NASA’s New Horizons Mission made history, to observe and photograph the tiny planet of Pluto for the first time.
New Horizons was more than 126 million miles (nearly 203 million kilometers) away from Pluto when it began taking images.
The new images, taken with New Horizons’ telescopic Long-Range Reconnaissance Imager (LORRI) on Jan. 25 and Jan. 27, are the first acquired during the spacecraft’s 2015 approach to the Pluto system, which culminates with a close flyby of Pluto and its moons on July 14.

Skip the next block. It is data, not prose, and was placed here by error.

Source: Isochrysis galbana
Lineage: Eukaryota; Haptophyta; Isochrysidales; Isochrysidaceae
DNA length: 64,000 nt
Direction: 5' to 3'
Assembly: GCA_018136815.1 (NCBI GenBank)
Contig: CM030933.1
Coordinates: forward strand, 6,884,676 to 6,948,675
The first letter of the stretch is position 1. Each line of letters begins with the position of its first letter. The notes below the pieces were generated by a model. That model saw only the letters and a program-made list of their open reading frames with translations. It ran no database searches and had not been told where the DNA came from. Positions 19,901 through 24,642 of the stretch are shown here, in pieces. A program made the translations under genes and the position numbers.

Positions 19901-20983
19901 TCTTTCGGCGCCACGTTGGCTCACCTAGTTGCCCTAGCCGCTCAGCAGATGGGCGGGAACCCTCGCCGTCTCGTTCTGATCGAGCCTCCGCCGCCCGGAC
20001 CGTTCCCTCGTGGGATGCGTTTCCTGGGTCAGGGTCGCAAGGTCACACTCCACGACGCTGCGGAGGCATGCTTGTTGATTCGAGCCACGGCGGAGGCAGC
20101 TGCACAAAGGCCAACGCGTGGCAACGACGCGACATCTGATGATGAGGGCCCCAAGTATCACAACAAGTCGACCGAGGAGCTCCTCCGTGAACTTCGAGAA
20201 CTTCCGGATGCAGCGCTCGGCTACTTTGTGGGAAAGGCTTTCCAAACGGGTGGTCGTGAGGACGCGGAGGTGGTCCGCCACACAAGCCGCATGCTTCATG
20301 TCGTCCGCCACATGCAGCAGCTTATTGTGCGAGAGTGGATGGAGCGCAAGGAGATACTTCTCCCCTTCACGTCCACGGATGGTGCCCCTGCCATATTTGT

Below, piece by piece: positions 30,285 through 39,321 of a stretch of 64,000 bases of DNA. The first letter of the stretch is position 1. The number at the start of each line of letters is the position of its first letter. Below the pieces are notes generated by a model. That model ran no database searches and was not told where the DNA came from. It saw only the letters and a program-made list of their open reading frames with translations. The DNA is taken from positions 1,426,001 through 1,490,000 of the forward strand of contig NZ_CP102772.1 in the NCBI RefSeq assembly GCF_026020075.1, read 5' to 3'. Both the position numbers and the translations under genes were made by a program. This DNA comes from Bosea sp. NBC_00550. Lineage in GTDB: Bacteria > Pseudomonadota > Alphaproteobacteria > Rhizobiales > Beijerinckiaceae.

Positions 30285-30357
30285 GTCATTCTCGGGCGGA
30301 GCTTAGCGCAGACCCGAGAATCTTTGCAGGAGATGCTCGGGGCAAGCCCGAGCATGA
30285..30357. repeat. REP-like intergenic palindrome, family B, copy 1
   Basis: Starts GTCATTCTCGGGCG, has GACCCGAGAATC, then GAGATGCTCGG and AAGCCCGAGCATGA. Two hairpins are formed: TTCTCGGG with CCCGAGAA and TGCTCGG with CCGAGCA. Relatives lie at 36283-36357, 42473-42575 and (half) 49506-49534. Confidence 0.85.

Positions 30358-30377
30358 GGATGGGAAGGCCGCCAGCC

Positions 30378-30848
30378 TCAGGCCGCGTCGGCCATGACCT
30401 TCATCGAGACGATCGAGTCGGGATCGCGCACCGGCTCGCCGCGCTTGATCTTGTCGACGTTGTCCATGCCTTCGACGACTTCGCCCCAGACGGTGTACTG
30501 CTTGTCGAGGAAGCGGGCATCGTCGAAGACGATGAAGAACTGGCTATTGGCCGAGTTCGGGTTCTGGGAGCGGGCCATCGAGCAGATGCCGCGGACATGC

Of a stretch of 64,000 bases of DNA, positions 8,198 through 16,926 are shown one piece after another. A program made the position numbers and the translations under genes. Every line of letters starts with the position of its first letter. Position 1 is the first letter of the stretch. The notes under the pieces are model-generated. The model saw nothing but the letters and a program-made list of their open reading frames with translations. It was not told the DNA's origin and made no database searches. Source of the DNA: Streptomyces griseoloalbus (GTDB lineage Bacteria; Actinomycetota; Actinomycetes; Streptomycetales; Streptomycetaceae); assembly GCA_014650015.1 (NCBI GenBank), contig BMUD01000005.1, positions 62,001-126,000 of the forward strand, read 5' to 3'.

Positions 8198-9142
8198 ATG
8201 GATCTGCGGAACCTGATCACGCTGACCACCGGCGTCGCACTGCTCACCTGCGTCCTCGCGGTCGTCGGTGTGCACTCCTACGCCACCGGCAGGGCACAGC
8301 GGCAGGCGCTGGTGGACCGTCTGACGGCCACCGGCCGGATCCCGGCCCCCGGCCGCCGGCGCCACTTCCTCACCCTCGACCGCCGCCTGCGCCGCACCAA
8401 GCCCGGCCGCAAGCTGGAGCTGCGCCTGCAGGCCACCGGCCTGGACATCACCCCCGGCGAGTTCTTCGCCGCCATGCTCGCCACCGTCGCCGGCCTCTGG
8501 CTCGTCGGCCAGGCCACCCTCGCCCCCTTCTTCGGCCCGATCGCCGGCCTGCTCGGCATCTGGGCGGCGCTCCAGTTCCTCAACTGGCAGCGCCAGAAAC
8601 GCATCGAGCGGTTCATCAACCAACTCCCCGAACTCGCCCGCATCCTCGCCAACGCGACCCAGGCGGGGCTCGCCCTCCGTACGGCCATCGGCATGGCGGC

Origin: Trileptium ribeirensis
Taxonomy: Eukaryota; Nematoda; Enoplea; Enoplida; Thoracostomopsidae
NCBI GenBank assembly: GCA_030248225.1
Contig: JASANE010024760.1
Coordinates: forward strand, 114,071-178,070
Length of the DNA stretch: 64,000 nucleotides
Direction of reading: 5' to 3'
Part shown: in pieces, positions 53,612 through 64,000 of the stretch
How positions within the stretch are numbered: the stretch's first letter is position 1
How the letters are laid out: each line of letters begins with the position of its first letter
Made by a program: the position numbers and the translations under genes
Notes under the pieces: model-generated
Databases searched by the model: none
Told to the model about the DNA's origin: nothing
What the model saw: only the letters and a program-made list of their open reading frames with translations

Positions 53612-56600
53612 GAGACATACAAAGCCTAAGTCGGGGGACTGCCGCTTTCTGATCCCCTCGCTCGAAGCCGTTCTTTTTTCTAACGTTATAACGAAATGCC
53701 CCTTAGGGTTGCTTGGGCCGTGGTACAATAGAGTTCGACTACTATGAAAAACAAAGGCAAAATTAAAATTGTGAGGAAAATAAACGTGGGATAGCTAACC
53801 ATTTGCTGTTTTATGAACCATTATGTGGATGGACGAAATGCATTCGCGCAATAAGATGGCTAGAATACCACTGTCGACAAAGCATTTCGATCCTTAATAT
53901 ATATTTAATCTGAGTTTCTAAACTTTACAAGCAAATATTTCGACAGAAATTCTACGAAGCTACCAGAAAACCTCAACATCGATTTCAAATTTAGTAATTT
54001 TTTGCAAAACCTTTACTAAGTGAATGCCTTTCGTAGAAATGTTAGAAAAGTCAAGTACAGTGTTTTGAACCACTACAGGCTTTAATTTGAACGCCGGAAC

Over the next few months, LORRI will take hundreds of pictures of Pluto, against a starry backdrop, to refine the team’s estimates of New Horizons’ distance to Pluto. As in these first images, the Pluto system will resemble little more than bright dots in the camera’s view until late spring.
However, mission navigators can still use such images to design course-correcting engine maneuvers to direct the spacecraft for a more precise approach. The first such maneuver based on these optical navigation images, or OpNavs, is scheduled for March 10.